The Mountain Laurel
The Journal of Mountain Life

Visit us on FaceBookGenerations of Memories
from the
Heart of the Blue Ridge


By Ernest F. Reynolds © 1990

Issue: September, 1990

Believe it or not, Matoaka, West Virginia, once had its own newspaper, "The Mercer Recorder," a weekly, or was it a weakley? It arrived just any day of the week, but usually a day later each week. The eight-hour-day confused them; they had apparently adopted an eight-day-week, or thereabouts, give or take a couple of days. After supper Mom would sit under a coal oil lamp and search the Recorder for news to use. No full page grocery ads like those of today, the biggie was, "If You Eat to Live, or Live to Eat, Riggs' Is the Place to Buy Your Meat." The revenue from Riggs' must have paid for the ink.

Papa was auctioning the homes of bankrupt coal barons, their commissaries, tipples, and oft times a whole spread (a coal mine). Pa always tried to get the Recorder ad paid by the County. The editorials were depressing; the general consensus was that things were going to get worse before they got better. Unfortunately the editor was correct, but he failed to say just how much harder hard times would become.

A circus went belly-up and was auctioned. About the onliest way to get cash sales was to auction. There was a wee tad of under-the-mattress-money that could be extracted.

I had become a hoarder; two silver dollars were stashed in my battered snap-type purse. I had not begun to read solo, so I had my Mom to run the Farm Auction ad by me several times. My head spun like a whirligig as she read about five Mallards that would go under the hammer. Mallards are ducks, you know.

Without a word of farewell I left for the sale, a six mile trek over frozen ground. I arrived at John Parker's farm while John was cooking his Bull Dog Gravy. Without knocking I barged in, "Where at is 'em ducks you goin auction?" I kept screaming about 'em ducks 'till he'd et his "dravy and drease."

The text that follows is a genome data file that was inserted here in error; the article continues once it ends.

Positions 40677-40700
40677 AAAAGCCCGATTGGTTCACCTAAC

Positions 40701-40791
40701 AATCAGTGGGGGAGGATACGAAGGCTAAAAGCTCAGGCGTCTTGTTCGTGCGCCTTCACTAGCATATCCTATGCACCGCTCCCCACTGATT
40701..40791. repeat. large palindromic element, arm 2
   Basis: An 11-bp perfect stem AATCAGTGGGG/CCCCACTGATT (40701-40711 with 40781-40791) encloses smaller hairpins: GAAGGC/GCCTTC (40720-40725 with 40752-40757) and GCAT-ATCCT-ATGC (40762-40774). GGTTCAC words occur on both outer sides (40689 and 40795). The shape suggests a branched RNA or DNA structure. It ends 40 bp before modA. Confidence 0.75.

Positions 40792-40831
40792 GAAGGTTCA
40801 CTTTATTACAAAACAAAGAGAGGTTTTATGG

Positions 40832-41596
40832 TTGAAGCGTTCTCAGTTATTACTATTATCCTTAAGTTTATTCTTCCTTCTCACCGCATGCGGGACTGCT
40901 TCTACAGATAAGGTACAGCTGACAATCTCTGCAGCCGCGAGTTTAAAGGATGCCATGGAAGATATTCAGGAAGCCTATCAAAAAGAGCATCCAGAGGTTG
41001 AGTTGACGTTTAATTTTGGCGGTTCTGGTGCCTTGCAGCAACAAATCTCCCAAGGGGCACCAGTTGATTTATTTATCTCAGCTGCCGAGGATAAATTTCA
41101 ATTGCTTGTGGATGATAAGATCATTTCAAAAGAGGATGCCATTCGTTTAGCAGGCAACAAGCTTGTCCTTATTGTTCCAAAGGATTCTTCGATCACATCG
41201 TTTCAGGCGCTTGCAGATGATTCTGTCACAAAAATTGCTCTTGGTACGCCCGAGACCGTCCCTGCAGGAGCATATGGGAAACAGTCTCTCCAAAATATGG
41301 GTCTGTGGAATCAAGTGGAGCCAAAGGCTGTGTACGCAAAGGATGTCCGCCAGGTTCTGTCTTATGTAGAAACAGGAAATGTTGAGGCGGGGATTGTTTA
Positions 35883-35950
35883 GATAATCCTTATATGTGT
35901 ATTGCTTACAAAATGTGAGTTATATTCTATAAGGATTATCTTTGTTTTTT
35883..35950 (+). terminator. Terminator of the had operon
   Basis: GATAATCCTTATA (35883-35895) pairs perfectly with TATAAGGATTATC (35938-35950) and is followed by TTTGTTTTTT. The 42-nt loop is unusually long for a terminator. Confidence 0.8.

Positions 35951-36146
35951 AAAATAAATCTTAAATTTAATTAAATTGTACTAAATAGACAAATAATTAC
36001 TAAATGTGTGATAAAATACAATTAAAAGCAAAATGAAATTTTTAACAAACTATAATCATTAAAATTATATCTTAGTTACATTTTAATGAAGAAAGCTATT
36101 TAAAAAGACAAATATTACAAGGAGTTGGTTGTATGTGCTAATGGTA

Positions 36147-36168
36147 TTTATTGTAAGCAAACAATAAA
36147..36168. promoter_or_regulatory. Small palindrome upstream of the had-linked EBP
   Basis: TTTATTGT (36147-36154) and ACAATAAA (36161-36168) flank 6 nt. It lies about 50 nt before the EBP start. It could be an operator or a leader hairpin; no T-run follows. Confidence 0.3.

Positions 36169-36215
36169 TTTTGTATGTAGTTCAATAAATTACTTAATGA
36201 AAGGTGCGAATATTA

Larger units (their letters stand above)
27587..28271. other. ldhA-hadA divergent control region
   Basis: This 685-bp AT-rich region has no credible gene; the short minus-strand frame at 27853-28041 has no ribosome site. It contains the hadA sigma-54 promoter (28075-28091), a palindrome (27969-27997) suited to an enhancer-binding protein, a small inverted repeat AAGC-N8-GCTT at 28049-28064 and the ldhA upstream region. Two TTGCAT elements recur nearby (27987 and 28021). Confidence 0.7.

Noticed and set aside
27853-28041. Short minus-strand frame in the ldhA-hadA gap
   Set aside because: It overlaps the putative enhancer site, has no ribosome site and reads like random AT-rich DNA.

The auctioneer arrived at eleven and brought a few bidders along. After reading the terms, he led with a horse. I grabbed his sleeve and reminded him of his promise, "Ducks first." He tied the old horse, again, to the fence, and sat the ducks and me up in a wagon. I clinched my snapper purse in my left, and threatened the crowd with my right fist. He chanted lively, pelting the crowd with stale jokes.

I was anxious to get those ducks and high tail it home. At last he began crying the sale, "Five fine fat ducks for one money, one money, one money buys all five ducks, this diddling drake and four faddlin, paddlin hens. Who bids a dollar? I jumped the bid, "Two dollars," I screamed.

Someone bid three. I managed to scream a little louder, "Two Dollars." From there on the bidding heated up. Each new bid brought louder screams from me. Now I was weeping, and screaming, "Two Dollars" before and after each bed. Bidding went past the ten dollar mark. Who could believe that honest folks would pay such a price for ducks in winter? I was so exhausted, not from the exertion, but the heavy disappointment of being out bid, that I slowly sank to the wagon floor. I had given up and was now crying bitter tears of defeat.

I smelled corn licker on the auctioneer's breath as he lifted me by collar with one hand and with his other hand he held up the ducks. "Going! going! gone! he roared. "Sold to the man with the two dollars." I didn't have time to pay; I was taking charge of the ducks. He opened my purse and took the two cart wheels. He helped tie the ducks legs together, I draped them around my neck and left without thanking the crier.

The sun had turned the road into a quagmire. I could barely pull my feet from the mud at each step. The flapping birds beat me unmercifully each time I stumbled. Meanwhile back at the homestead-they had called, searched, and poked into every likely place, hoping to find me alive. About three o'clock I rushed, mud, ducks and all, into the parlor where my loved ones were discussing memorial services with or without a body. They hugged and kissed the mud off me and the ducks.

Praising the ducks, dad said, "The price was right! However, I must teach you to announce your departure. I must give you a good whupping?"

Folks, a five-year-old who could bamboozle an auctioneer out of five ducks for two dollars wasn't about to "whupped" by mere Deputy Sheriff. I turned to my Papa and said, "I believe a whupping would do me more good if you waited until after I'm rested up."

He instantly agreed. I still make the auction circuit. Papa still owes me one.